Well, it's the day before my next session of the Guys Read book club, which means it's the perfect time to discuss the previous session of the Guys Read book club, from way back in June! Remember, kids: it's not procrastination if you can make up a good excuse for why it's late.
The book this time was the first in the Skulduggery Pleasant series, Scepter of the Ancients. This was recommended to me by my good friend and fellow library science student Carla as a good, post-Harry-Potter novel for young boys, and she was right on the money. I read only the first twenty pages before I realized that this was, indeed, a 'keeper': a young girl, spunky and intelligent, gets involved with the magical underworld by way of her uncle's untimely death and the eponymous skeletal detective, Mr. Pleasant himself. It was sharp, it had memorable characters, it was well-written; I dug it enormously. It was very clearly written in the wake of Harry Potter and the Buckets of Money, but it had an edge of danger and malice that the Potter books lacked, and overall could be very favorably compared to that series.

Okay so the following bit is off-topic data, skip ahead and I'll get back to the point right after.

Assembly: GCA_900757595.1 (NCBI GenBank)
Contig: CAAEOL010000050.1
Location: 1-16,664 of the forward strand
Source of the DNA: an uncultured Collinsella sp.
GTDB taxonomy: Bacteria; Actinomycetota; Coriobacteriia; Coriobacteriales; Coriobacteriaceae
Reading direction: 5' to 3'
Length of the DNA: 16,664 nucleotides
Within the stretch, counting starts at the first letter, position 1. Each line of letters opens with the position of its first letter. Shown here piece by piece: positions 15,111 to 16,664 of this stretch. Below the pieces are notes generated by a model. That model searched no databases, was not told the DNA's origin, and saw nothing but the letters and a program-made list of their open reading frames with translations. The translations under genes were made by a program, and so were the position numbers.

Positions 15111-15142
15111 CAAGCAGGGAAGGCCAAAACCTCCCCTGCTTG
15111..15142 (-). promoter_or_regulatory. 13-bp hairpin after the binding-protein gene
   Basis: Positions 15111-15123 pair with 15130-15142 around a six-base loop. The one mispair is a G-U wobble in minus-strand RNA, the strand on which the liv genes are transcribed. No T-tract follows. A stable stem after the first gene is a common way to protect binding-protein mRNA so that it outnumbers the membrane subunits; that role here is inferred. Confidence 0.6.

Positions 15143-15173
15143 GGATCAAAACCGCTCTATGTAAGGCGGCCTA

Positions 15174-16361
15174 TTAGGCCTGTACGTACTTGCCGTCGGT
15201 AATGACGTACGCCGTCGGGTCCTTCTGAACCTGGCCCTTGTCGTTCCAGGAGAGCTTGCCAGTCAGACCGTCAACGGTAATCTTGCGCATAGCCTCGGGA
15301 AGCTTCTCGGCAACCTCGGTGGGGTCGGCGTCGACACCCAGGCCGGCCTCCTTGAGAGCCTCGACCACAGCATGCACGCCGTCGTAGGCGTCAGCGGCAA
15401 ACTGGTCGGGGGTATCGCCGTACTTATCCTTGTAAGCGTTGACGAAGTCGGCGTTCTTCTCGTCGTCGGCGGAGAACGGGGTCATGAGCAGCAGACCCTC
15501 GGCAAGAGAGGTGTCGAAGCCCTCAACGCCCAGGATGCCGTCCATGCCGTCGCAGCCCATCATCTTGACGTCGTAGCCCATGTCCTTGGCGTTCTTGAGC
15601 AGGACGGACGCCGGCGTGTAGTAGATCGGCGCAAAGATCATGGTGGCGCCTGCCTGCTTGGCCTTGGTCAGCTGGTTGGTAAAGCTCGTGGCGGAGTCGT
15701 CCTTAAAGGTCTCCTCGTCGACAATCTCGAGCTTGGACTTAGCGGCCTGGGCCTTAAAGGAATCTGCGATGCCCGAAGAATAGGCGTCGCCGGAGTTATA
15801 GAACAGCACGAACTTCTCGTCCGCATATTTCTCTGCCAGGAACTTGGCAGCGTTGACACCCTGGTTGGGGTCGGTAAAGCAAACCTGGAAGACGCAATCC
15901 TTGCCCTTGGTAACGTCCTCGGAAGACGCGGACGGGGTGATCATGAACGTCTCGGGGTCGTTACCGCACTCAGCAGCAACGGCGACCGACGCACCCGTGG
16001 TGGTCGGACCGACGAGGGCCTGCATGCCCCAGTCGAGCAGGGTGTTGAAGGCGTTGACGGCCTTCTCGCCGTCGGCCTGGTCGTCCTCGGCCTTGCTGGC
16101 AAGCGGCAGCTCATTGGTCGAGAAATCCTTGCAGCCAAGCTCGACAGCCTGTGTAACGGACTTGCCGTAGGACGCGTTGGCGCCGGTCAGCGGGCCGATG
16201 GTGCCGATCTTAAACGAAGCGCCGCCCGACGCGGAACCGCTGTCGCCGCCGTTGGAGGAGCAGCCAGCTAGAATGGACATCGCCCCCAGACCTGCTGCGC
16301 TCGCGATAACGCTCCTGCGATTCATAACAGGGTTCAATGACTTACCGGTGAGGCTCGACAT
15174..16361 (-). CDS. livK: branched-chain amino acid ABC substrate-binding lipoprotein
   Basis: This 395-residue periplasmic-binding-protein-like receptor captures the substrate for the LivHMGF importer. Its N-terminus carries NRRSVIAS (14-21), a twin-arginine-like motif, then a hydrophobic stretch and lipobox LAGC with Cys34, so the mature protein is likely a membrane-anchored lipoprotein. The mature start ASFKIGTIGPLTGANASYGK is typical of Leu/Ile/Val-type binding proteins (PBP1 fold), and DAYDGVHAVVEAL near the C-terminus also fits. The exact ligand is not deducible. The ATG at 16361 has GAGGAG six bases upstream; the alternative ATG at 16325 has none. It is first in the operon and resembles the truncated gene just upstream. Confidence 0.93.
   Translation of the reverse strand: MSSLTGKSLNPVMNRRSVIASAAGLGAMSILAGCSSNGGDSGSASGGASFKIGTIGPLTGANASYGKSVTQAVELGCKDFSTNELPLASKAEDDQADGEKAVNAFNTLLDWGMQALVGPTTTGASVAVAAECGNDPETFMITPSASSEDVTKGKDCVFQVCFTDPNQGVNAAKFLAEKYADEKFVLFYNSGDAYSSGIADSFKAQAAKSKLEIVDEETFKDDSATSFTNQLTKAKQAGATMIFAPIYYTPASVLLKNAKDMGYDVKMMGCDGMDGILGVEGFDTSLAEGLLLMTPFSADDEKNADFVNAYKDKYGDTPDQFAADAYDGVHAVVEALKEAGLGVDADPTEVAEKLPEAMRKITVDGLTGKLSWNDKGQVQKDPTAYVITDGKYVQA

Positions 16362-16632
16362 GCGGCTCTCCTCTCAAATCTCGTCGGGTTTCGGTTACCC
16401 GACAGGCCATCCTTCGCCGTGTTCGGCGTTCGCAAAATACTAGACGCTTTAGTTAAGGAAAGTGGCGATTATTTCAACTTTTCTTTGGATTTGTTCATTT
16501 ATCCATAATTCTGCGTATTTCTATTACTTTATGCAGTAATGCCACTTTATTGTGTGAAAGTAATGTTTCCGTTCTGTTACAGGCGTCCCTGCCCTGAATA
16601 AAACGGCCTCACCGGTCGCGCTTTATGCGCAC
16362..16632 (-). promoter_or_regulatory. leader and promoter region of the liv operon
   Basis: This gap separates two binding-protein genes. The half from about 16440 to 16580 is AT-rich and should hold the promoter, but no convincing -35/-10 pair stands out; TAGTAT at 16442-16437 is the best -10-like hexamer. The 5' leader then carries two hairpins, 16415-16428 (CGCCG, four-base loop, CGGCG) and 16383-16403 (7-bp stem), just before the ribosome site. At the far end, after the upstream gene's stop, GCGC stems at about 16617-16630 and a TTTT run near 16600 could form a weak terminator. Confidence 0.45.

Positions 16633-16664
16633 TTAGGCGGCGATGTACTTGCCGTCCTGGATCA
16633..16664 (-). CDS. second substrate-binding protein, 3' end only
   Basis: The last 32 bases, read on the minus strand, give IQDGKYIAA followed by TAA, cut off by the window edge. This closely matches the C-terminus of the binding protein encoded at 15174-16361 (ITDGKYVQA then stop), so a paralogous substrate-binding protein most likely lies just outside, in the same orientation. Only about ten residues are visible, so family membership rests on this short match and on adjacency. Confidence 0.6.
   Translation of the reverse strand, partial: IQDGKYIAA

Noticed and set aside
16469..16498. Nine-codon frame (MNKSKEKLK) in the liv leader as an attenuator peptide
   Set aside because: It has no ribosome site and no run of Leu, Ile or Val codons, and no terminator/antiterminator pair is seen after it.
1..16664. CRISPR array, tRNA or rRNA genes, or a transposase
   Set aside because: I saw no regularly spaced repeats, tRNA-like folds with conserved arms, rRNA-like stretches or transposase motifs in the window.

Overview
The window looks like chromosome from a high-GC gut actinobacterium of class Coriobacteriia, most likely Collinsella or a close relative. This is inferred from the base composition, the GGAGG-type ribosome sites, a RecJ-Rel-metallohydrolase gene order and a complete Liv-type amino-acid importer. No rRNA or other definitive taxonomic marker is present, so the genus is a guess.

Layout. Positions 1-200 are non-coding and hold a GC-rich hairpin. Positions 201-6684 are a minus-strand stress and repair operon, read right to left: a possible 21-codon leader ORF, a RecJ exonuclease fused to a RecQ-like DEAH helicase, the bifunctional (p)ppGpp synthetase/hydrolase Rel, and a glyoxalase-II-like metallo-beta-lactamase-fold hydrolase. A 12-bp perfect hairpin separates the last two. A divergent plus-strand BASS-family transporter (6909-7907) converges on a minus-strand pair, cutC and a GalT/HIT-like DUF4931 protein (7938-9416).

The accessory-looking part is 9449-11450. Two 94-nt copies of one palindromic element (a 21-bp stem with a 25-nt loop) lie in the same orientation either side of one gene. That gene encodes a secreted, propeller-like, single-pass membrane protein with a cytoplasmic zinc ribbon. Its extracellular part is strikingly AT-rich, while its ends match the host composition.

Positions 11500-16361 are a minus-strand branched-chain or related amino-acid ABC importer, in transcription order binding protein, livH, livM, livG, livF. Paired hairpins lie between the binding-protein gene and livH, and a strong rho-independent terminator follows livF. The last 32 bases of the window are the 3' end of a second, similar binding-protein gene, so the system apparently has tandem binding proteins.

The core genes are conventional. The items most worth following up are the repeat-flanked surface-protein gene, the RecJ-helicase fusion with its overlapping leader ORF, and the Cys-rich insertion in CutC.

Which was, actually, my big mistake. We were having a decent conversation about the books, the five or six guys and me, and then I brought up Harry Potter. I was hoping I would get them talking about the big differences between the two worlds and the two systems of magic and so forth, but unfortunately it derailed the club a little: some of the guys got sidetracked onto what they liked about Harry Potter, some others started talking about the differences between the movies and the books, and in all it got a little muddled. We never went completely off the rails, and to be honest, I like a little chaos in my book talks, but overall I think we could've avoided the big HP just fine.
Last year's group was fairly coherent, in the sense that all the guys seemed to be at about the same level as readers. This year, unfortunately, it was painfully obvious that there is a very big gap between fourth grade and sixth: I had a couple boys who got easily sidetracked onto things like wands and guns (and combinations thereof) and others who really just wanted to talk about the book. I kept it together pretty well, I think, but it was tough.
Anyway, I'm looking forward to tomorrow's book club, wherein I blow the dust off of Gary Paulsen's classic Hatchet—which was ancient when I was these guys' age(s). We'll get to talk about chopping down trees and eating raw turtles' eggs and stuff. It'll be a blast.